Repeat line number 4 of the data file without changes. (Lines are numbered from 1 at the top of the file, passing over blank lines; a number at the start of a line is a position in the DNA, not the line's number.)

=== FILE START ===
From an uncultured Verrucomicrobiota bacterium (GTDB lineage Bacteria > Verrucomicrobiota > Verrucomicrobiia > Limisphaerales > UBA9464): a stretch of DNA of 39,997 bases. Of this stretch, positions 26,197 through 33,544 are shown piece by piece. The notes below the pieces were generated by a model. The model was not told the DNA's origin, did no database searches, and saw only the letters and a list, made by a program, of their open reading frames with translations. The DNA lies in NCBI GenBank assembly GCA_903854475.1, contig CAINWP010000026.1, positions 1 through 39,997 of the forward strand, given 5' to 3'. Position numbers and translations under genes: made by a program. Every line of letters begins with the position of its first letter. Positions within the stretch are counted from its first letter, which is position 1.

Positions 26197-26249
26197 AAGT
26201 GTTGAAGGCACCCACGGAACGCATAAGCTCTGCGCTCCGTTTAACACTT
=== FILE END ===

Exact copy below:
26201 GTTGAAGGCACCCACGGAACGCATAAGCTCTGCGCTCCGTTTAACACTT